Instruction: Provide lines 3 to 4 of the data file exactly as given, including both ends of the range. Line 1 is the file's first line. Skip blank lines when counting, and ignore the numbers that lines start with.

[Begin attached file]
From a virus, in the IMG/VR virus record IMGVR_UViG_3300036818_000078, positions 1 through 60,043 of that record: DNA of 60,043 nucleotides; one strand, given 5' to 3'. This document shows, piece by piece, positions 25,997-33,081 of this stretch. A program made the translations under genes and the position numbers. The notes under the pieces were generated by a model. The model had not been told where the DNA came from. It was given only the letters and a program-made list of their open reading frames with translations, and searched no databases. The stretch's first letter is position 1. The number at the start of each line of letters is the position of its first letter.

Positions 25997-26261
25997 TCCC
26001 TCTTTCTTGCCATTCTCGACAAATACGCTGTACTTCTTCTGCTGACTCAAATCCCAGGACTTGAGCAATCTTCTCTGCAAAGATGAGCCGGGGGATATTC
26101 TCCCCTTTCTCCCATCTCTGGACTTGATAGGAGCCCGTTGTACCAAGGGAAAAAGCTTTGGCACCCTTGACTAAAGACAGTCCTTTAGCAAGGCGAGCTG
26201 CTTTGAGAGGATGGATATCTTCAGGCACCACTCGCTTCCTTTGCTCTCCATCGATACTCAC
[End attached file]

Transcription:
25997 TCCC
26001 TCTTTCTTGCCATTCTCGACAAATACGCTGTACTTCTTCTGCTGACTCAAATCCCAGGACTTGAGCAATCTTCTCTGCAAAGATGAGCCGGGGGATATTC